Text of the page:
Instead, praise from politicians and the public focuses largely on the depth of a service member’s suffering. Troops are recognized for the number of tours they have endured, the number of friends they have lost or the extent of their injuries.
The heavy focus on sacrifice can feel a lot like pity. In August, when Afghan insurgents shot down a helicopter, killing 30 U.S. troops, Gen. James N. Mattis, who oversees U.S. forces in Iraq and Afghanistan, reacted stoically to the sudden outpouring of emotion and regret from the public.
“We grieve for our lost comrades and especially for their families, yet we also remember that the lads were doing what they wanted to be doing and knew what they were about,” he told a reporter. “This loss will only make the rest of us more determined, something that may be difficult for those who aren’t in the military to understand.”
Lower-ranking officers feel a similar frustration. “America has unwittingly accepted the idea that its warriors are victims,” Lt. Col. John Morris, a chaplain for the Minnesota Army National Guard, told the Rotary Club of St. Paul in August.
Morris visited the Rotary Club to encourage business leaders to offer internships to veterans who face an unemployment rate that is almost twice the state average. “Why are we unemployed, after we have done one of the greatest things in our lives, and that is serve our nation in combat?” he asked. “I think it is because America has bought into the notion that we might be damaged goods.”
Portrayals of veterans in earlier conflicts, such as World War II, did not shy away from depicting troops’ mental and physical wounds. The 1946 movie “The Best Years of Our Lives,” which set box office records and won seven Oscars, tells the story of three veterans’ postwar struggles. “The movie is quite brutal,” said Elizabeth Samet, an English professor at the U.S. Military Academy. The troops — two soldiers and a sailor — deal with alcoholism, nightmares, anger and poor employment prospects.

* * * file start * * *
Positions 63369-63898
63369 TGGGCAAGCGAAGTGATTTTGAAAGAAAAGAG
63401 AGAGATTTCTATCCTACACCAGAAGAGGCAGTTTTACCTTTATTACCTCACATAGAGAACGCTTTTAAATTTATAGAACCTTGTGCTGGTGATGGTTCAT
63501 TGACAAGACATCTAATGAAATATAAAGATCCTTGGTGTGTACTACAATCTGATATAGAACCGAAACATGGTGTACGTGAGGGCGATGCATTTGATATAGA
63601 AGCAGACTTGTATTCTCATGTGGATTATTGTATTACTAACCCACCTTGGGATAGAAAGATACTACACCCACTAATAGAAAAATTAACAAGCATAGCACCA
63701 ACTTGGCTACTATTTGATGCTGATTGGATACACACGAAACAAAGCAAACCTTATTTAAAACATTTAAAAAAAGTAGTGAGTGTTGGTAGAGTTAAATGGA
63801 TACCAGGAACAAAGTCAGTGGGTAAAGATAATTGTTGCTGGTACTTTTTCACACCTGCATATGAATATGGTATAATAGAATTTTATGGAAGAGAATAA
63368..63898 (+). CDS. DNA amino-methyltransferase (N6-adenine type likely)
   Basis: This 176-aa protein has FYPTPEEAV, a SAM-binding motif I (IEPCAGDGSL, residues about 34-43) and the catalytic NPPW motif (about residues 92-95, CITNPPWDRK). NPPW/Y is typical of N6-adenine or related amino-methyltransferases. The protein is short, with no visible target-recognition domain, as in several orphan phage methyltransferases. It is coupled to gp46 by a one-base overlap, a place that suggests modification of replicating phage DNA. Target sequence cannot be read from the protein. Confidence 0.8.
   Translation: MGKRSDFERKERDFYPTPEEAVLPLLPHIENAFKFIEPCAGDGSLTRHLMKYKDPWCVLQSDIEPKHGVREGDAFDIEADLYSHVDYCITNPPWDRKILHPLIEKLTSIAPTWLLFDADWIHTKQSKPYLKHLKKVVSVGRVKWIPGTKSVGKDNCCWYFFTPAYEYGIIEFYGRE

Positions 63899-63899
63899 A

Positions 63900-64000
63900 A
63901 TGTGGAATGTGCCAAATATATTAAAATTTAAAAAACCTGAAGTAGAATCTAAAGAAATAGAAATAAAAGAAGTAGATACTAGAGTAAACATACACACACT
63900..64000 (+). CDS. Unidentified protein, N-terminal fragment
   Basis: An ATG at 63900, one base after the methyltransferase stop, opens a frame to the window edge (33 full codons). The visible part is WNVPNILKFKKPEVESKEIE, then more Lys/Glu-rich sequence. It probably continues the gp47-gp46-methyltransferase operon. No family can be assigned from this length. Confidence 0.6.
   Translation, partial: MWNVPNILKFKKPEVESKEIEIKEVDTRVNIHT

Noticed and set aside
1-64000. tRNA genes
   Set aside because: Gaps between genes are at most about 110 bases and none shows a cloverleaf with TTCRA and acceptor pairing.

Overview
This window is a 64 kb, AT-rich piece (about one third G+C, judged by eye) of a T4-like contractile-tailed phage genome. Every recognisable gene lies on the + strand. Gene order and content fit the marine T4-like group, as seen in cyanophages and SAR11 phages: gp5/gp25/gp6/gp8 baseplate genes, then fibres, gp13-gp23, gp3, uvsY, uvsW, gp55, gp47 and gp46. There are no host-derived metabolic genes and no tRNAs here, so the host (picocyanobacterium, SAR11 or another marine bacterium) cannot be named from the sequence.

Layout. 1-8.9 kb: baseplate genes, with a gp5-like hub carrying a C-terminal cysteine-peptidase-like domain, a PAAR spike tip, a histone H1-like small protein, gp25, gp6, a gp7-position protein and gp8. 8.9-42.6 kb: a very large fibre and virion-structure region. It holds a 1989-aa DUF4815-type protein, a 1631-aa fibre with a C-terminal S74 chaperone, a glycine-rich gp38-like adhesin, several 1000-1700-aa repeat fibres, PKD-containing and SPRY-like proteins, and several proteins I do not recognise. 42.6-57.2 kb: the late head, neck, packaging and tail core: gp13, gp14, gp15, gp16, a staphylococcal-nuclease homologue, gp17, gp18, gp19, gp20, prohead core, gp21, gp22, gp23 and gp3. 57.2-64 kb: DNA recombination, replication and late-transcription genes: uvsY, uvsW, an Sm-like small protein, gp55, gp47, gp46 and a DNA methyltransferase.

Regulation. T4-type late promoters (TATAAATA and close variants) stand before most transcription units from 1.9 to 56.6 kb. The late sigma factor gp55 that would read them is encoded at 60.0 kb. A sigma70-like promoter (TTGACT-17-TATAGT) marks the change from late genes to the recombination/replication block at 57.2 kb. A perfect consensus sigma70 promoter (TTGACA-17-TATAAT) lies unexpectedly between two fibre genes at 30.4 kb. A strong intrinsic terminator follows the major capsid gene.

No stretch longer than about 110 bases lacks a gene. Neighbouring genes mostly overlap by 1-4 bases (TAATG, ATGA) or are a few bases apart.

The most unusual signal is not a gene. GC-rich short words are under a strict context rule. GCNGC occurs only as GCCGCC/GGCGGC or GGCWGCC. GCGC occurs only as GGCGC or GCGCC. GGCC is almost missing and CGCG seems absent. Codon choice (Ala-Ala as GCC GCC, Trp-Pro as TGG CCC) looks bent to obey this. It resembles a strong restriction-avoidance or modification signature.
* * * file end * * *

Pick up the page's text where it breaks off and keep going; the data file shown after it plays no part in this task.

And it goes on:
The men, however, reap benefits from their combat trauma. Their life-and-death experiences give them confidence, optimism and a moral clarity that civilians lack. When the sailor, who has lost his arms, is pitied by a customer at a soda fountain, another veteran intervenes and slugs the pitier.
The depiction of the veterans was influenced by the outcome of the war. The United States’ triumph over fascism and its emergence as a global power fostered a belief that the troops’ best years and the nation’s best years were still ahead.
The divisive Vietnam War shifted the frame. The American public vented its frustration with the losing war on front-line troops, who were often portrayed as troubled, violent and angry.